"This is the first initiative in the country by any temple trust to break the centuries-old monopoly of the Brahmins over the temple puja and other rituals. We are keen that puja and rituals should be thrown open to all castes, especially non-Brahmins," Anna Dange, chairman of the Vitthal Rukmini Temple Trust (VRTT) explained. (Agencies)
The VRTT advertised this week, inviting applications for eight posts of priests from all practising Hindus and women well-versed in the two-or-three special pujas for Lord Vitthoba and his consort Rukmini, besides other temple rites and rituals.
"We shall interview the candidates May 18 and finalise the appointments which shall be purely temporary and contractual with the remuneration depending on the merits of those selected," said Dange.
The VRTT move was prompted by a Supreme Court judgement in January in a four-decade- old litigation dismissing the claims of exclusive ancestral rights over the earnings and rituals at the temple by the Badve and Utpat families here.
The two families had challenged the decision of the state government to take over the temple in 1968 after the recommendations of the B.D. Nadkarni Committee.
A former cabinet minister in Maharashtra, Dange said that the Apex Court's verdict has already brought about a sea change in the past few months in the earnings of the temple, situated around 350 km southeast of Mumbai.
"Earlier, the two families used to auction the daily pujas for the two presiding deities starting at Rs.7,000 ($117) for Rukmini and Rs.20,000 for Lord Vitthoba. They kept the daily earnings which were around Rs.150,000 and grew manifold on special occasions and festivals. Now, all the money is coming to the VRTT. This year, the temple income will be more than five crore rupees," Dange said.
The VRTT has been flooded with applications and many are ready to work free as they consider it a "divine service", Dange said with a smile.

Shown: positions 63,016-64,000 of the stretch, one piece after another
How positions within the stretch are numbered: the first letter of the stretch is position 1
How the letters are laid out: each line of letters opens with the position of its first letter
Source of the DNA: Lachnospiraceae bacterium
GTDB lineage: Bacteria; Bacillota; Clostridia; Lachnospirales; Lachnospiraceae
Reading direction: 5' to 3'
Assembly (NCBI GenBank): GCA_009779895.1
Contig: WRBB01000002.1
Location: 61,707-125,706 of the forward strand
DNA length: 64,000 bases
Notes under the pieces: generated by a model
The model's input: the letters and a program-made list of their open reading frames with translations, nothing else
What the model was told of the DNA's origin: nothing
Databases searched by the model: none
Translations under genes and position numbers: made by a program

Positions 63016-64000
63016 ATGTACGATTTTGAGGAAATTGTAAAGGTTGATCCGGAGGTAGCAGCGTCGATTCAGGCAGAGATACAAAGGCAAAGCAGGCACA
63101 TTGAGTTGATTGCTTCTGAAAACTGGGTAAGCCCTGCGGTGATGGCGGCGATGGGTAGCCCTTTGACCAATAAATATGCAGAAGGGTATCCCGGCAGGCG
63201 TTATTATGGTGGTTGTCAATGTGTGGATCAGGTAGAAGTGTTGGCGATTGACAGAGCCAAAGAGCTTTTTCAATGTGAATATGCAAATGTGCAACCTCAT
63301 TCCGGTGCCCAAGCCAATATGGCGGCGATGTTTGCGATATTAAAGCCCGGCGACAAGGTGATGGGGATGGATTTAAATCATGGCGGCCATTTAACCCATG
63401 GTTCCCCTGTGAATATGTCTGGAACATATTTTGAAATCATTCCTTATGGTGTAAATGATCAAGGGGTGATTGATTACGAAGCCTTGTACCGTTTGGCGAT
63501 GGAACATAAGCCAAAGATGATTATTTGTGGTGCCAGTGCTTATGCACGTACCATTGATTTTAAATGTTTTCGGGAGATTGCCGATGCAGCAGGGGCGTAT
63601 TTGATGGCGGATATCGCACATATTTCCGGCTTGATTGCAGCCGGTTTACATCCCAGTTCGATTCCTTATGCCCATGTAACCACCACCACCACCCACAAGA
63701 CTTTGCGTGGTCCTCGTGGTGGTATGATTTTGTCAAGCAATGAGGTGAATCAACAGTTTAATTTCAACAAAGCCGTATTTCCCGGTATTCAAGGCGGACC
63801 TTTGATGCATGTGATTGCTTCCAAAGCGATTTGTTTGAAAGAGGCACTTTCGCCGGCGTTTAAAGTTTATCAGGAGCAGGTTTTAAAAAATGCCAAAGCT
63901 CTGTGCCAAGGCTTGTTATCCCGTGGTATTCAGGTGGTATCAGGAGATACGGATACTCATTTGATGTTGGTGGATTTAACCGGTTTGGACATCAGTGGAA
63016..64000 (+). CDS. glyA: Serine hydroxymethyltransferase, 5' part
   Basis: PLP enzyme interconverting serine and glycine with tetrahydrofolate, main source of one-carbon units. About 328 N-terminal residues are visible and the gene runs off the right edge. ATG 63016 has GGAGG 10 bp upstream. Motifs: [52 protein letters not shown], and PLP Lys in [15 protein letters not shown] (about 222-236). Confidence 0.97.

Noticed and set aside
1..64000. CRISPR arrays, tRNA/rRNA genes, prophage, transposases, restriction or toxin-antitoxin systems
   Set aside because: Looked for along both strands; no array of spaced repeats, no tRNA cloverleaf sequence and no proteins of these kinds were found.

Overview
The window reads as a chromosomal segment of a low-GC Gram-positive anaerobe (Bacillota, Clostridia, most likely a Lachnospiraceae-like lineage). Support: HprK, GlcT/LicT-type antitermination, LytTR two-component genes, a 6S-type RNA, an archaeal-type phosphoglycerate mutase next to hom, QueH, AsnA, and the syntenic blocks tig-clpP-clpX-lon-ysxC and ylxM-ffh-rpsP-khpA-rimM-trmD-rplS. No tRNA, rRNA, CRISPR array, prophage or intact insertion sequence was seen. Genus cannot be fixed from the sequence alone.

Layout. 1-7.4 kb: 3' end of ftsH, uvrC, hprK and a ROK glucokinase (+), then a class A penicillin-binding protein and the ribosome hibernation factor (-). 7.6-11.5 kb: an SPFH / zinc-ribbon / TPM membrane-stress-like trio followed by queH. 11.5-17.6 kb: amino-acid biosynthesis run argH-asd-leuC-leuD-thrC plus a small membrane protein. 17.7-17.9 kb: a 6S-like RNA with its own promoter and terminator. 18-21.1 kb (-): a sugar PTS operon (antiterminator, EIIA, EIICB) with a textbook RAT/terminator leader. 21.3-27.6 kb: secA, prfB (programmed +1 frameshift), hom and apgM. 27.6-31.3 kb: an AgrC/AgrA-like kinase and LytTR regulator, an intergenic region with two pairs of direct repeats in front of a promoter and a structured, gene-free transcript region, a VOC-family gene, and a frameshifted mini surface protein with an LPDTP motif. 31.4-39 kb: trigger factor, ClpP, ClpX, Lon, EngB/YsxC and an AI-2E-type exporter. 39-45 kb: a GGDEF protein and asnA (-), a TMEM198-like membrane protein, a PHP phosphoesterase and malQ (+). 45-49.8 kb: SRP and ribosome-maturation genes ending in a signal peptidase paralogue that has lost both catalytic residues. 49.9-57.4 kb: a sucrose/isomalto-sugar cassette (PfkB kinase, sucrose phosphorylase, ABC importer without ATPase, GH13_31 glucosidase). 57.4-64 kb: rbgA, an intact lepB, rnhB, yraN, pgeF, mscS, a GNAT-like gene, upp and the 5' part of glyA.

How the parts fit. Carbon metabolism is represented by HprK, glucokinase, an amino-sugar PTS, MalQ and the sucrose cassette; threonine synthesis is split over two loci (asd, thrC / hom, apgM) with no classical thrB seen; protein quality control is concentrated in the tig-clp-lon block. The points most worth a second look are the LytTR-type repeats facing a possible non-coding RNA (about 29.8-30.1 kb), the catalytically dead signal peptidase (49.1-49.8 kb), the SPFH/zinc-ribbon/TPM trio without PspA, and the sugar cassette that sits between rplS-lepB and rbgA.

The excited applicants are said to hail from OBCs, Marathas, the scheduled castes and scheduled tribes and other castes.
The temple hosts the idol of Lord Vitthoba, a local version of Lord Krishna, and his consort Rukmini, and is revered by the 150,000-strong population of the town.
It has a unique scripture on its walls dating to 1195 on which the devotees would rub their backs to free themselves from the cycles of re-birth.
Attracting around 30,000 devotees from Maharashtra and other parts of India every day, the temple atmosphere is festive during four annual pilgrimages when around nearly two million devotees daily throng there.
On Navratri and Dassehra, the deities look spectacular daily with new clothes and jewellery, with lights and decorations that reflect in the serene waters of the Bhima river on whose banks the temple stands, Dange said.
Incidentally, the world-famous 200,000 dabbawalas of Mumbai are staunch devotees of Lord Vitthoba and Rukmini and they take a brief vacation for their annual 'jatras' to Pandharpur.
The dabbawalas belong to the clan of 'Varkaris' who walk hundreds of kilometres from different parts of the state in processions taking two-three weeks during the Hindu months of Chaitra (March-April), Ashadhi (June-July), Karthik (October-November) and Maghi (January-February).
A trip to Pandharpur means a visit to some other famous temples in and around the town, including the Goddess Tulja Bhavani Temple, the family diety of the great Maratha warrior king Chhatrapati Shivaji; Shri Swami Samarth Temple; Lord Shri Kshetra Temple and Lord Dattatreya Temple.
"This is the first initiative in the country by any temple trust to break the centuries-old monopoly of the Brahmins over the temple puja and other rituals. We are keen that puja and rituals should be thrown open to all castes, especially non-Brahmins," Anna Dange, chairman of the Vitthal Rukmini Temple Trust (VRTT) explained.